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I am storing hashed passwords in a file called passwords.htaccess. When a user fills out a login form, the passwords are checked. I am getting the contents of passwords.htaccess with file_get_contents('passwords.htaccess');. Is there any way that someone else can read the contents of passwords.htaccess other than me and the login script?

I know that when a user tries to type in the file name directly they encounter a 403 forbidden error, but is there any way around the error using file_get_contents('http://www.mysite.com/passwords.htaccess') or some other method?

If so, are there any other ways I could protect users passwords?

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  • By "someone" do you mean someone locally on the server, or only people who connect remotely?
    – forest
    Commented Apr 20, 2018 at 1:51
  • The client (someone who would connect remotely)
    – DMVerfurth
    Commented Apr 20, 2018 at 18:59

2 Answers 2

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(this should be a comment but its a bit long)

Can someone view the contents of my .htaccess file

We can't tell - it depends how your website is configured. You also don't specify what you mean by "anyone" - if this is running on a shared web host with other users then they may have access too. On a Unix system the root account will have access....

they encounter a 403 forbidden

Then there's something preventing people from accessing the file via the webserver. Possible protections which may be in place are....

  • location - the webserver will only serve up content from directory trees explicitly configured. In your example, the file appears to be in the same place as the code. Leaving aside a discussion of why this is a very bad idea, then whether that is relevant depends on whether you are running mod_php or php_fpm, and whether the script containing the snippet of code is an entry point for PHP execution or is included from another script.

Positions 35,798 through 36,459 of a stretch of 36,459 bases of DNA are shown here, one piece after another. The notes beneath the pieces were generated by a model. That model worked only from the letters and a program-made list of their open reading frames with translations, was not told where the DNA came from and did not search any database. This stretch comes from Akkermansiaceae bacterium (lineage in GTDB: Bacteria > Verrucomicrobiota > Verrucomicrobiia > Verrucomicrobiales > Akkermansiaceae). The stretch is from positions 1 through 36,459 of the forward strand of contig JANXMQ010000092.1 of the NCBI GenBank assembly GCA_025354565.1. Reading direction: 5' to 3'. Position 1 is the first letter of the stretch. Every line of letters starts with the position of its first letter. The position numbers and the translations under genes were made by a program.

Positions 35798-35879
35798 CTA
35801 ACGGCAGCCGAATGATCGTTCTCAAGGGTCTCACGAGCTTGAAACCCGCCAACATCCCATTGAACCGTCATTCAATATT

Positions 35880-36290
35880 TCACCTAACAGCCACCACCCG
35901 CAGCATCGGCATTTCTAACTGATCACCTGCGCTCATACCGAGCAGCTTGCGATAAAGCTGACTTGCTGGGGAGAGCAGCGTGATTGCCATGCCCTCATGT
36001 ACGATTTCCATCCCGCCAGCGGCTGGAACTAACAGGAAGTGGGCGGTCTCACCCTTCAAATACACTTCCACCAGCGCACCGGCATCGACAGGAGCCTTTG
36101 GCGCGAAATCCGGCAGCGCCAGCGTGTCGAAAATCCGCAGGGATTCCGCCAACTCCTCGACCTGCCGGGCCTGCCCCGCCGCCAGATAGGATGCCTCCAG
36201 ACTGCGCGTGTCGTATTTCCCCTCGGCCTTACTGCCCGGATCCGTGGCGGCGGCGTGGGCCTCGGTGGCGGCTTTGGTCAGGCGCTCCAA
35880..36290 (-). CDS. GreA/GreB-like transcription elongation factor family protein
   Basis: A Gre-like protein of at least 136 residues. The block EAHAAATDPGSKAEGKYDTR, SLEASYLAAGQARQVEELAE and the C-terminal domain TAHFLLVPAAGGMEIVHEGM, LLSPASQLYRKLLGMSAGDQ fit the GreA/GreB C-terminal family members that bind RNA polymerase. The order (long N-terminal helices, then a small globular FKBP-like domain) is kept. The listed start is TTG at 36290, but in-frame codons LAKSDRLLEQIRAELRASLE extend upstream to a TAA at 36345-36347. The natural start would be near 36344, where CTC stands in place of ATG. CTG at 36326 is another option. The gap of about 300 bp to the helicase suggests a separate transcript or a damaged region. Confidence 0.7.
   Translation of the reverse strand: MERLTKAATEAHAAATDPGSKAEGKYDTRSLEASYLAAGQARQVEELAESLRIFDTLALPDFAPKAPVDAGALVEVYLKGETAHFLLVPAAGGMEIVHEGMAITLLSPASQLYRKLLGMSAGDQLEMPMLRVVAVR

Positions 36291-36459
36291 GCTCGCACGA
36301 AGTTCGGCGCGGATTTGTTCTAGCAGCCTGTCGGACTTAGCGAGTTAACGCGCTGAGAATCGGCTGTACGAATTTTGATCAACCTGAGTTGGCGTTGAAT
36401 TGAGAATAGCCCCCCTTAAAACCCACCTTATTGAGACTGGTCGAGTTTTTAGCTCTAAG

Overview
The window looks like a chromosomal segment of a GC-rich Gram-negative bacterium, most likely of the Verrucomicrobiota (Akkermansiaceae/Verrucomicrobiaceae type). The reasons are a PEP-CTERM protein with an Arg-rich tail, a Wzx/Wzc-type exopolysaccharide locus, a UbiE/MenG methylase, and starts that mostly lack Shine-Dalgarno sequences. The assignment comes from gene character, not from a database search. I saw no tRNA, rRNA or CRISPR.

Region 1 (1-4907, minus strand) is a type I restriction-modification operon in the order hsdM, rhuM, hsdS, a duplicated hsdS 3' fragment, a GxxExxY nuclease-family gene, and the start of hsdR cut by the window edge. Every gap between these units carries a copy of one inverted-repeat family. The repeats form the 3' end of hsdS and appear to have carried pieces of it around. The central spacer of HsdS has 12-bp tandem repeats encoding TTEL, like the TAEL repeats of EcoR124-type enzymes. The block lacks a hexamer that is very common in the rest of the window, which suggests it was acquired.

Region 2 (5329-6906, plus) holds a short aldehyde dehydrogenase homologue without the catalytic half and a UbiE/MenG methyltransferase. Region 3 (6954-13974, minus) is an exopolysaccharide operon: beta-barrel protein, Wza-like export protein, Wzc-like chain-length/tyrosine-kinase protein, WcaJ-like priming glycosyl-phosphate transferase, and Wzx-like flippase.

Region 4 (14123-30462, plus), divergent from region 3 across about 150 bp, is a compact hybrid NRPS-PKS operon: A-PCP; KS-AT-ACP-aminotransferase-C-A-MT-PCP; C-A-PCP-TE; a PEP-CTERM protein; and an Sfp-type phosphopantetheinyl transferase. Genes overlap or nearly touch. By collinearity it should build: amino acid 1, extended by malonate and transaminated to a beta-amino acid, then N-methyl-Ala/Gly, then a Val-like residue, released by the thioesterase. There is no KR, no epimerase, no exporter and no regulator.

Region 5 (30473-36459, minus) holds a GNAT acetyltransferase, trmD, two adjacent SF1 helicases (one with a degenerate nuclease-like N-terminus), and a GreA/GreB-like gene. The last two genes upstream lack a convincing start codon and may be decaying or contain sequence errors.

• filesystem permissions - with php-fpm its quite possible for the PHP to be running as a different uid than the webserver

  • specific configuration in your webserver - most provide a means for excluding access based on URL or file name (and often allow globs). Apache configs usually come with the config below which prevents any access to a file whose name begins with `.ht' but that is not applicable to "passwords.htaccess".

     <Files ~ "^\.ht">
     Order allow,deny
     Deny from all
     Satisfy All
     </Files>
    

(and that's before we consider any vulnerabilities in the site / platform)

So other than your empirical results, we have no basis to be able to answer your question. We can say that the protection method you have in place does not appear to be in any way portable.

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Password files should ALWAYS be stored outside the folder hierarchy for your website.

The reason is that, should the server or site be misconfigured at some point, files inside the site folder root will be visible. So nothing sensitive should EVER be put there.

You should put the file outside the site root folder.

It should go without saying that you must ensure that the passwords are securely hashed so that the actual password cannot be retrieved if the file is copied. This is because, although the first point above ensures the file will not be exposed by the web service, anyone with access to the server filing system (both admins and attackers) will likely be able to at least read the file contents.

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  • I am using SHA-256 with a salt of the users unique username with a secret pepper to hash the users password (oh and not in that order).
    – DMVerfurth
    Commented Apr 20, 2018 at 19:57
  • That's good. :) Commented Apr 21, 2018 at 21:37

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